Cynthia’s stories include well-researched history, some of it learned from an inspiring gentleman she calls her "Research Hero." Her post today is a tribute to him.
* * * * *Once upon a time, there was a girl who loved books, history and Ireland. She dreamed of visiting that lovely Emerald Isle, of writing stories set in other Irish times. And sure enough, that dream came true. She published one story set in Ireland, then another and a third. She went to Ireland, and it was like going home.
And she found a Prince Charming.
Prince Charming swept her off her feet and brought her to other times and other places. He told her of Ireland, her myths and legends, her stories and her history. He took her to eerie places like “the Rookery,” dangerous places like the poison garden, and into the cottage of an Irish “wise woman” and the ballroom of the landlord’s house. Whenever the girl had questions about Ireland, he had the answers—or if he didn’t, he knew where to find them.
She called him her Research Hero.
And an amazing friendship grew up between the girl and her Research Hero, despite the fact that he lived in London and she in Montreal, Canada. They quickly moved from e-mail to Skype, and their long conversations went from Irish music to families, books to haunted castles. He was always there for the girl, a friend, a father-figure, an advisor and a shoulder to cry on.
Their friendship lasted for five and a half years, until John Quaid passed away suddenly on January 6, 2017, one day after we’d had a long, lovely chat about Ireland, history, books and the holidays.
John, you were indeed, not only my Research Hero, but my hero in all the ways that counted, and I treasured your friendship. I love you and miss you, my dearest friend, and I will never forget you.
John and I became friends on July 29, 2011. That day would have been my father’s ninety-second birthday. I think Dad knew I needed a friend at that particular time in my life, and he sent John to me. John would have said it was meant.
Blurb for Wishes of the Heart:
He’ll never be the true heir…
Tom O’Brien is trapped in the distant shadow of his rebel brother. Heir apparent to Ballycashel, his hands are bound by the fetters of the past and his father’s reluctance to take the estate into the future it so desperately needs.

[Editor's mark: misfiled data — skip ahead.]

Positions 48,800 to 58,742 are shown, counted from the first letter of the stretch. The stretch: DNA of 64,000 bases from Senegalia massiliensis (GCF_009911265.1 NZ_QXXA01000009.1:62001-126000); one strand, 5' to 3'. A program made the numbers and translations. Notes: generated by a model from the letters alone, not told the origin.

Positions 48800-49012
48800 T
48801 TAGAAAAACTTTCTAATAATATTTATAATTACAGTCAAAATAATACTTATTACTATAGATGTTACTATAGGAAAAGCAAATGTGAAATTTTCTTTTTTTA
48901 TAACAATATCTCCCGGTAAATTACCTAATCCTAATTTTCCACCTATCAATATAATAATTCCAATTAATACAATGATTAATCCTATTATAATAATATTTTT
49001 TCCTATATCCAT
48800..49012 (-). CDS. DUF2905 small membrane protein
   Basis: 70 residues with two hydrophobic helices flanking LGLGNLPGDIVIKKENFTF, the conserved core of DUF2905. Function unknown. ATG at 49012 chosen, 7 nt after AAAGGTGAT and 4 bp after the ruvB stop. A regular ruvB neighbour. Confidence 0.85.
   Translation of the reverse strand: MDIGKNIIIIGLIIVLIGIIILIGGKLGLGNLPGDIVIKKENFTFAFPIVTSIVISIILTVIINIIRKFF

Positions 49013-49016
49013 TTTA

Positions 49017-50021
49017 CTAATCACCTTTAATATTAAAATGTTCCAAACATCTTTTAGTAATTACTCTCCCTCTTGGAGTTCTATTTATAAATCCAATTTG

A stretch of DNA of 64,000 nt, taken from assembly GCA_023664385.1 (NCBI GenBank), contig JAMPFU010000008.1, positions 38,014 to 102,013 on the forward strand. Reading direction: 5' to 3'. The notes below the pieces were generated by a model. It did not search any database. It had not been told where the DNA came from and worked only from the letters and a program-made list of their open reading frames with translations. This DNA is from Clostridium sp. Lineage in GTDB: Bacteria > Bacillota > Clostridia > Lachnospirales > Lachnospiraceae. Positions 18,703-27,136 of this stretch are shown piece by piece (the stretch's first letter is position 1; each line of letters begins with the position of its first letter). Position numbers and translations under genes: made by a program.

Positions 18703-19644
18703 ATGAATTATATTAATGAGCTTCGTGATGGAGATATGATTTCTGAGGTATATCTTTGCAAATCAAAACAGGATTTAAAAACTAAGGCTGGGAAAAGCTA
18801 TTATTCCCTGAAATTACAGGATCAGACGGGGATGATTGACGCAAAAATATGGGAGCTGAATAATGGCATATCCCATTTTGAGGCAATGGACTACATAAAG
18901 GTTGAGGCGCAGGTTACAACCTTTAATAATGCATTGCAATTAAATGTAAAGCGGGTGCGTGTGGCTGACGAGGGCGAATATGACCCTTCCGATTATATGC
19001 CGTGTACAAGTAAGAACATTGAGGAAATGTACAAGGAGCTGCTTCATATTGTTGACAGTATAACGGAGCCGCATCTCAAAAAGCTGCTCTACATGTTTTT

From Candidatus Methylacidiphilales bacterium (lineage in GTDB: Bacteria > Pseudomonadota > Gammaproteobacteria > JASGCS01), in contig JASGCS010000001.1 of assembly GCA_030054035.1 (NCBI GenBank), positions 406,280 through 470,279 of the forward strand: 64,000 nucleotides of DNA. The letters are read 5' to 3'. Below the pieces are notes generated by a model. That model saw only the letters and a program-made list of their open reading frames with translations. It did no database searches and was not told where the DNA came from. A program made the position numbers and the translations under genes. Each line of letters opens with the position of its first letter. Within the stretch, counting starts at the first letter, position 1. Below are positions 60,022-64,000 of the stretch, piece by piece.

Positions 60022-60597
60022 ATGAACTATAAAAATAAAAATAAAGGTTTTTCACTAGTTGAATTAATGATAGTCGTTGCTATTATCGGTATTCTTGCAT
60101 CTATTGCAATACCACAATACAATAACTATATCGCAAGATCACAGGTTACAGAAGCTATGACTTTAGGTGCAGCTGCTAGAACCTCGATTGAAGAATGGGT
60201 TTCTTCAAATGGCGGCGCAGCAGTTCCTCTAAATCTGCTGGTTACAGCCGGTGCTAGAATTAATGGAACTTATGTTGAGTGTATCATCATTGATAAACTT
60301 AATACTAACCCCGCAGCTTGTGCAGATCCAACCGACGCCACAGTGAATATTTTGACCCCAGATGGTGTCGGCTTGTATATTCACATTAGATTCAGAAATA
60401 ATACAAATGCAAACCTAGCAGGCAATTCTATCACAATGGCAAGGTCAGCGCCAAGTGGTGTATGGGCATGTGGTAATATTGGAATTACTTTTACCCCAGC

She lived under a cloud of suspicion…
A wise woman suspected of witchcraft, Neave Devereux spent most of her life scorned by the superstitious village folk. Alone in her tiny cottage, she yearns for acceptance, friendship…and love.
Can Tom and Neave unite to save their village from ruin? Or will superstition and old enemies destroy Ballycashel forever?
Here’s a scene from Wishes of the Heart. In it, Sheelagh Murphy, a kitchen maid terrified of the cailleach (witch), has come to visit Neave to request a geis (love spell). I remember so well the days spent talking with John as I wrote this scene. Thanks as always for the inspiration, dear friend.
* * * * *“Oh, please, Neave, you must help me! I’ve a little money put by...I can pay you...”
“What do you want from me, Sheelagh? How can I help you?”
“You’re the wise woman...sure, you must have a potion, a spell or something. Something I can slip to him when he’s not looking...something that will make him love me for all time?”
Neave sighed inwardly, her throat tight, and blinked back the hot, sharp sting of tears. She should have known. Oh, she should have known! Why else would Sheelagh have sought her out unless she wanted something? Bitterness blew a cold, aching breeze across her heart. She’d certainly not come to offer her friendship.
Ah, Neave, ‘tis you’re the great amadán. You should have known better than to expect your prayers to be answered. To expect her to come to you as a friend.